Do We Need a Common Tongue?

Thursday 13 October 2016

Announcing a new £20 million language fund earlier this year, David Cameron argued that English classes would help disenfranchised Muslim women and those ‘more susceptible’ to extremism in Britain’s divided communities. In response, he stood accused of playing ‘dog-whistle politics’ by political opponents and Muslim campaigners, who argued the figures of non-English speakers in the UK have been greatly exaggerated. After all, English’s dominant status as the language of international business provokes more anguish about national identity in the non-Anglophone world: although some suggest a hybrid ‘globish’, heavily influenced by Chinese and Indian speakers in emerging markets will become the norm. Critics, including Conservative Baroness Warsi, also point out the contradiction between highlighting language as a security issue while English for Speakers of Other Languages (ESOL) budgets have been cut by successive governments, depriving migrants of key skills and the ability to access core services.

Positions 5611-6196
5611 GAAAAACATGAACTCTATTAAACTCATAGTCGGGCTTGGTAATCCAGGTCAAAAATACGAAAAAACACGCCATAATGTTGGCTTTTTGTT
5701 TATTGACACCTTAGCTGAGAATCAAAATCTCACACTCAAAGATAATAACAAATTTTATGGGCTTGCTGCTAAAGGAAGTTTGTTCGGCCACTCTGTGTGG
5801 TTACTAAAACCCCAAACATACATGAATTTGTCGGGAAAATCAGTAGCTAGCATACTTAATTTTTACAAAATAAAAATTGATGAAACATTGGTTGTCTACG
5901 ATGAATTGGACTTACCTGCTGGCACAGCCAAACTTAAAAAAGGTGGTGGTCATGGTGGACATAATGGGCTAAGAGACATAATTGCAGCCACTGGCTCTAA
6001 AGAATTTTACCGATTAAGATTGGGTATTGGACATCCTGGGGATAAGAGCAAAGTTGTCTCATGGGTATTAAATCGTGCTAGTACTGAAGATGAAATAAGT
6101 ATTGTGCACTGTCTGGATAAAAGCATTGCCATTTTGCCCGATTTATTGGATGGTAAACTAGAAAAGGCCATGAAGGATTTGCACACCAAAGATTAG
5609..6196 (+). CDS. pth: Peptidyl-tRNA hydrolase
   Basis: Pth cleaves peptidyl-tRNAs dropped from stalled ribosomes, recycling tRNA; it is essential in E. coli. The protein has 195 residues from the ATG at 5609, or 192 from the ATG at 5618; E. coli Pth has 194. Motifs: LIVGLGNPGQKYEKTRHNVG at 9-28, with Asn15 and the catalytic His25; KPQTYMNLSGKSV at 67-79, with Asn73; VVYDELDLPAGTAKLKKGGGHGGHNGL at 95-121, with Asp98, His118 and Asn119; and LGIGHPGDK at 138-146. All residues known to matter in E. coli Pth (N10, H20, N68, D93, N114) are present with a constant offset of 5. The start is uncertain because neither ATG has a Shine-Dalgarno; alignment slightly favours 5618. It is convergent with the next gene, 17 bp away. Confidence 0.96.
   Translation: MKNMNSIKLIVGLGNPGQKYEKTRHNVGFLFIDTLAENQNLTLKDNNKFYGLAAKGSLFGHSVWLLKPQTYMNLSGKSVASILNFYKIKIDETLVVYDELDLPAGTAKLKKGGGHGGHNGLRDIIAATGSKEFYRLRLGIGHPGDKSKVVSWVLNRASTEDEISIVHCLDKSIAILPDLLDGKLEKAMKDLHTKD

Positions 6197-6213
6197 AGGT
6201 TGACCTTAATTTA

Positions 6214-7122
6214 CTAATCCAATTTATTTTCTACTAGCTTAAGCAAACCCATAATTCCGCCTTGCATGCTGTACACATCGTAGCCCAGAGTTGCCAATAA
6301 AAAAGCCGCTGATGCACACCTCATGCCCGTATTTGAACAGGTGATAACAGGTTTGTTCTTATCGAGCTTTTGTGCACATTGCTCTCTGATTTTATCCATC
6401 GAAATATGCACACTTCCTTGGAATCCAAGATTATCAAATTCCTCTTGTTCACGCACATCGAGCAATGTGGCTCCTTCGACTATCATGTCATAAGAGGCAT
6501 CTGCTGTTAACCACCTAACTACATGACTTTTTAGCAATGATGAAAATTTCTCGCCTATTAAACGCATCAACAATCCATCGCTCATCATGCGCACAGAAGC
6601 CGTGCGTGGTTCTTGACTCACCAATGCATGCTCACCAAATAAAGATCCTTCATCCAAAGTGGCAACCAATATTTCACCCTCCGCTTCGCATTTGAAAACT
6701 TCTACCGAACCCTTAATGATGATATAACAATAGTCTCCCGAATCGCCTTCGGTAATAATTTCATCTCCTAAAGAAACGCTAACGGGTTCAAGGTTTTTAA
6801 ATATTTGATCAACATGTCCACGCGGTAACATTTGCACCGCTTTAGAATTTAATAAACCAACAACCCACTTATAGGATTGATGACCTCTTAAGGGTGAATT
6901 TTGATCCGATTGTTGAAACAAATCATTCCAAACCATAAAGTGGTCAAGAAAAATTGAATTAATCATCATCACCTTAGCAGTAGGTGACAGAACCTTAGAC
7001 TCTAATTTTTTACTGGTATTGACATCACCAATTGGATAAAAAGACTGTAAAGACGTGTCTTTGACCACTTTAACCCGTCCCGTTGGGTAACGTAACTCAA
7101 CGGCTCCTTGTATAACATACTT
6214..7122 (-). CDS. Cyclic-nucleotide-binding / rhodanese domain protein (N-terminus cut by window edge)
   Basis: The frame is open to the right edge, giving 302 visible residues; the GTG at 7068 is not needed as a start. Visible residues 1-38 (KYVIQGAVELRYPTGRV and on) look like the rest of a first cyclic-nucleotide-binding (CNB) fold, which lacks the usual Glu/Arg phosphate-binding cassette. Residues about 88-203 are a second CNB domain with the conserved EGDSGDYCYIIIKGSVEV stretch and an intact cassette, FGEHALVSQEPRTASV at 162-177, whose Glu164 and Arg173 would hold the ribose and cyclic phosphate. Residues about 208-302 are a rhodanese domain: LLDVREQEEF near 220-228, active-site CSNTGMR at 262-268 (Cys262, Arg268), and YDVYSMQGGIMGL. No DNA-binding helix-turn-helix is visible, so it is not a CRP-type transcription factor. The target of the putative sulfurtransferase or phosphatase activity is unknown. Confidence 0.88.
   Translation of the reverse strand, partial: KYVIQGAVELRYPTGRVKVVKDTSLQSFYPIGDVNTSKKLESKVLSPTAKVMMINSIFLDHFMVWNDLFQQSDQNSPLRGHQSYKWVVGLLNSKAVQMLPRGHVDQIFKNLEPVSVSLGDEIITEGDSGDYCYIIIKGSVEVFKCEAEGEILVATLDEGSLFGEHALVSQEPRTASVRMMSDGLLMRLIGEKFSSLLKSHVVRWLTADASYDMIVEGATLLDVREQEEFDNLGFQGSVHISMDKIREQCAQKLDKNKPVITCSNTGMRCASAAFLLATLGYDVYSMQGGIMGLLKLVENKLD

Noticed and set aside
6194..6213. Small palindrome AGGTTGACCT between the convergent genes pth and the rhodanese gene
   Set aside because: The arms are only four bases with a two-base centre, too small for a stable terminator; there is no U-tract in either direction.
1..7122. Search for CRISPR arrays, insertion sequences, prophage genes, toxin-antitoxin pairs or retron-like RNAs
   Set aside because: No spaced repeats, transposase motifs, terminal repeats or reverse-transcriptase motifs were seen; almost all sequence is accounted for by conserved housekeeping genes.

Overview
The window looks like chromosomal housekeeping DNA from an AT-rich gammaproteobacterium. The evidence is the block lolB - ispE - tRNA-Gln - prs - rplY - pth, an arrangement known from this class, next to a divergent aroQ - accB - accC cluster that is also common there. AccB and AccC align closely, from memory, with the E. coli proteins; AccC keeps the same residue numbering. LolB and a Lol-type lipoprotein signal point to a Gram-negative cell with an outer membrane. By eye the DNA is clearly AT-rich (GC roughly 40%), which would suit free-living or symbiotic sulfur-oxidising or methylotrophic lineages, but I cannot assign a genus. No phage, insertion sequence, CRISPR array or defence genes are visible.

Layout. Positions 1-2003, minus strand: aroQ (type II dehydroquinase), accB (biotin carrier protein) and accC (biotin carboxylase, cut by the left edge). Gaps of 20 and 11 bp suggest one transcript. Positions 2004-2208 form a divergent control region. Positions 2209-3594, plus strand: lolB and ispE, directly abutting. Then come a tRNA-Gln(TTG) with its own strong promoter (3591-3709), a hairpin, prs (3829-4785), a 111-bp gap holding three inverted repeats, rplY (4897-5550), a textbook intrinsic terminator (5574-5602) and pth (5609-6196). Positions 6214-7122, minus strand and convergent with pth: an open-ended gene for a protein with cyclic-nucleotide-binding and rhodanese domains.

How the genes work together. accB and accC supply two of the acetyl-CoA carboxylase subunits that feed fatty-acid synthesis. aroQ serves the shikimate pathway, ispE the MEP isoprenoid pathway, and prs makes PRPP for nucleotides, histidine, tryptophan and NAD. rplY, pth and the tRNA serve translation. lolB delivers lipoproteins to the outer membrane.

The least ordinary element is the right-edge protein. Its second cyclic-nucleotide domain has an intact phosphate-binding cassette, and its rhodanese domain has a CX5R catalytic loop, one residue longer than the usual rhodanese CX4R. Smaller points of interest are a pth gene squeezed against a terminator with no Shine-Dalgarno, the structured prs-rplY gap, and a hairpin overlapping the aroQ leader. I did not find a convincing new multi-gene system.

Yet with census data showing that over 100 languages are spoken in every London borough, there is increasing uncertainty about the relationship between national identity and language. Social commentators point towards the linguistic and cultural fragmentation of Belgium as a relevant factor in its struggles with Islamist extremism. Meanwhile, arguments over achieving co-official status for languages such as Welsh and Catalan in the European Union has opened controversial debates about nationhood and sovereignty. Others observe that France’s alienated banlieue youth curse Western society in defiant French, suggesting that radicalism goes deeper than traditional integration issues. Foreign-language teachers in the UK have long lamented that native English speakers lack the educational and cultural motivation to learn other tongues – a trend which has grown worse since foreign languages were made non-compulsory. But research during the EU referendum indicated that millennials are more likely to view themselves as European than older generations who were taught European languages as standard.

Is multilingualism in the UK a cause for celebration, or does it raise concern about social cohesion? Why does the future of ESOL seem so politically volatile when there is little obvious cause for concern about English’s future? In a globalised age, does it become more or less important to insist on a collective, common language? Should schools encourage students from immigrant backgrounds to study their native tongue, or put more focus on the educational benefits of learning another foreign language entirely?

IMLR Director, Professor Catherine Davies, will be among the speakers at the Languages and Integration panel at the Battle of Ideas, which will be taking place at the Barbican on Saturday, 22 October 2016 from 12:00 to 13:00.

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